A proud partnership, a cherished friendship – UK and Israel united for 70 years

Prince William, The Duke of Cambridge at the Western Wall (Jewish News)
Prince William, The Duke of Cambridge at the Western Wall (Jewish News)

Anniversaries are a good time to reflect, to look back on how events have shaped us and dwell on happy memories. They are also a time to look to the future, set goals, and make plans for the future.  And it is with that sense of optimism, this week, that we mark the 70th anniversary of the UK opening its embassy in Tel Aviv, beginning the UK’s diplomatic relations with Israel. 

Over those 70 years we have seen engagements between Her Majesty the Queen and Israeli Presidents Haim Herzog, Ezer Weizman and Shimon Peres.  In 2018 HRH Prince William visited Israel and met Prime Minister Netanyahu, President Rivlin, Holocaust survivors, activists and even carved out some time to meet Israeli Eurovision sensation Netta.

The Prime Minister was pleased to host Prime Minister Netanyahu at Downing Street last year, while earlier this year, HRH The Prince of Wales visited Israel to speak at a Yad Vashem Holocaust Memorial ceremony and joined world leaders in Jerusalem to commemorate the 75th Anniversary of the Liberation of Auschwitz.

I know what an amazing place Israel is to visit having had the chance to do so shortly after becoming an MP in 2015. A country with antiquity and modernity side by side, things that seem familiar to my British eyes and things which are fascinating and unique. A country proud of its modern science and technology sectors and also home to some of the most holy places in the world.

Prince William speaks with Eurovision sensation Netta during his visit to Tel Aviv

I had hoped that my work as minister responsible for the Middle East and North Africa might give me the chance to go back to a fantastic fish restaurant on the waterfront at Jaffa, listen to the call to evening prayer from the mosque while watching the sun set over the Mediterranean Sea. Unfortunately Covid-19 means that I, like people in Tel Aviv, will have to wait before dining there again.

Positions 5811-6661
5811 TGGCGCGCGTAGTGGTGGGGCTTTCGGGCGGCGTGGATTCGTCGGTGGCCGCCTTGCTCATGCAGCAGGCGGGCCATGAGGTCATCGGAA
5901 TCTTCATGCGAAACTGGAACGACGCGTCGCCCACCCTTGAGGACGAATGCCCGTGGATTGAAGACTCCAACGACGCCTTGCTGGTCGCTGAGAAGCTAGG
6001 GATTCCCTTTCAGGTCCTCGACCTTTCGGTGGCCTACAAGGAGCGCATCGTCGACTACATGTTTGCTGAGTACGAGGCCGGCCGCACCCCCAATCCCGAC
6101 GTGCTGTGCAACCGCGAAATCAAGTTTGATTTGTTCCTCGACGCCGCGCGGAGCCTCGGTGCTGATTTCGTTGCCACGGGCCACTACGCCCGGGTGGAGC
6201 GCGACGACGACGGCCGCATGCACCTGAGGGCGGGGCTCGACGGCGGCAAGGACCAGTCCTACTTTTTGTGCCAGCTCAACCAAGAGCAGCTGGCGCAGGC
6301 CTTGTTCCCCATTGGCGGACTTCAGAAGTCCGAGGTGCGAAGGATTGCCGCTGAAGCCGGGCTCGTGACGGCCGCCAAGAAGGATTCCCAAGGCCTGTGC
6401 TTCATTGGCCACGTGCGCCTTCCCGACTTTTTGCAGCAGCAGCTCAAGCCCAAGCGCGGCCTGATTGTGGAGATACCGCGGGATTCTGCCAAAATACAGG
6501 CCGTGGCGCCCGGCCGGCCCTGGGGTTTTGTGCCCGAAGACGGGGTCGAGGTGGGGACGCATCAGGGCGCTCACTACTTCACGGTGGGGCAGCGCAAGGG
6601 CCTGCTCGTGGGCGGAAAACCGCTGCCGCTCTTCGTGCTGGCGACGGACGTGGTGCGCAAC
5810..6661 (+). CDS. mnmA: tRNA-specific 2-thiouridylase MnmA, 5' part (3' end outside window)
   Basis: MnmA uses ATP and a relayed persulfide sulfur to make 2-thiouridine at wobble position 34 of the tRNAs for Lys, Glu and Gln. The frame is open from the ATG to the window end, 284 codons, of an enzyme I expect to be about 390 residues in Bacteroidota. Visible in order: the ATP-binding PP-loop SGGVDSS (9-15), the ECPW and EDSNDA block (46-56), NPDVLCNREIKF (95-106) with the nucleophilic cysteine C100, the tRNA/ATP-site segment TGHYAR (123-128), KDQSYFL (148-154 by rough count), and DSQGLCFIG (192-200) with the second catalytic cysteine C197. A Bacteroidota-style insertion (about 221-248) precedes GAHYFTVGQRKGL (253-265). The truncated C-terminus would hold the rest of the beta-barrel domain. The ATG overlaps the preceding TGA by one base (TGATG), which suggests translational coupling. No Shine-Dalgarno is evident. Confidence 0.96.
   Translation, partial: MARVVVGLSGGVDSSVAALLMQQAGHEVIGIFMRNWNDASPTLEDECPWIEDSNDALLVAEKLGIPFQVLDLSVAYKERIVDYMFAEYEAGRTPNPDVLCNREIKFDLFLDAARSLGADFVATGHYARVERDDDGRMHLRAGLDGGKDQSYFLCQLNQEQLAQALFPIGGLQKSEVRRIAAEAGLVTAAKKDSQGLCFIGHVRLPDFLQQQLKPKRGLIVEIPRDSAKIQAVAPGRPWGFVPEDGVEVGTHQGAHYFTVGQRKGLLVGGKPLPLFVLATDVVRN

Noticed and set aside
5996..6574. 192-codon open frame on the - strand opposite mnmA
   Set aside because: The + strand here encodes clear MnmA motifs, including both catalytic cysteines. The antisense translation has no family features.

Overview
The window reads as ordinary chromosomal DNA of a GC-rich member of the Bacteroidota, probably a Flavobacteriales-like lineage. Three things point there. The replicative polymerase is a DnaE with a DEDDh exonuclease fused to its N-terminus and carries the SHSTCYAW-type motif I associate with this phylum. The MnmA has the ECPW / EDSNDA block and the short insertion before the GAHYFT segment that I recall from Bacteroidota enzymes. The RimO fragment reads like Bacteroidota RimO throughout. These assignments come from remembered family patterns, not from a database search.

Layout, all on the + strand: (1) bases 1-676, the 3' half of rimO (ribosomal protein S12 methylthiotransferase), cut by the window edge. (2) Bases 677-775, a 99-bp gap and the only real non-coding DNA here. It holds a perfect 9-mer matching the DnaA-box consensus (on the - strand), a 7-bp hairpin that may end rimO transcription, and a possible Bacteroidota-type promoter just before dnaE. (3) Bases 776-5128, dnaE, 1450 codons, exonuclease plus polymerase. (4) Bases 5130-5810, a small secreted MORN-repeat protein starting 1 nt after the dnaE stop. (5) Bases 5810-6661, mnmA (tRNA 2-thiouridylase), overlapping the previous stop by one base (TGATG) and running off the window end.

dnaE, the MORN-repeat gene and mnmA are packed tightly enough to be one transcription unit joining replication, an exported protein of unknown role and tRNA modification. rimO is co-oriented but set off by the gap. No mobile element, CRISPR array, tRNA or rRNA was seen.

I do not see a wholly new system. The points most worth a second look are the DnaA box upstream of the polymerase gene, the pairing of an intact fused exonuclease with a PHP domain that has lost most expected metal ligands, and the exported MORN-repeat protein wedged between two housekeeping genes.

But even in these challenging times, this anniversary week gives us both cause for optimism. The UK and Israel are working side by side in the fight against coronavirus, with our top health and scientific advisers sharing information and exchanging valuable insights into how to manage and ultimately beat the pandemic. Our respective world-class hospitals and laboratories are working together to support the development of antibody treatments for patients and discussing ground-breaking innovations, from tracing apps to potential vaccines. 

Of course, the ties between UK and Israel go far beyond scientific cooperation. High tech-collaboration is also thriving, with Israeli start-ups working with the UK’s biggest companies in health, finances, pharma, energy and more. Leading British firm Dyson is using Israeli technology in its appliances and Israeli MobilEye’s systems work to reduce road traffic accidents and protect cyclists and pedestrians across Britain.

The Duke of Cambridge (left), with Israeli Prime Minister Benjamin Netanyahu and his wife Sara, during a Garden reception at the UK Ambassador to Israel in Tel Aviv, Israel
( Photo credit: Arthur Edwards/The Sun/PA Wire via Jewish News)

The UK is Israel’s biggest trading partner in Europe: our trade has been growing steadily over the years, and in recent years we have seen annual trade exceed £8 billion, according to the Israeli Central Bureau of Statistics. In 2016, the UK signed its biggest-ever trade deal with Israel, with Rolls Royce providing £1 billion of engines to El Al’s new Dreamliner planes. UK-Israeli trade and collaboration touches every aspect of our lives and helps build a more prosperous future for both our countries.

Of course, the prosperity of Israel and the UK is inextricably linked to the stability of the wider Middle East.  I am a firm believer that a negotiated agreement between Israel and the Palestinians for a two-state solution is the best way to secure enduring stability and success. As Israel’s new government gets to work, I encourage both sides to focus on that great, if sometimes elusive, prize; sustainable peace. I urge both to continue to build on the constructive collaboration that they have shown during this pandemic and find ways to return to the table. I hope that steps on the road towards lasting peace are taken, and pathways that might lead away from that goal are avoided. 

Much changes over a 70 year period but some things do not change. We will continue to cherish our friendship with Israel, stand united in the struggle against the insidious forces of hate and antisemitism and work towards an even brighter and better future for us all.

Here’s to the next 70 years! Am Yisrael Chai.

About the Author
James Cleverly is MP for Braintree, and serves as the UK Minister for the Middle East & North Africa
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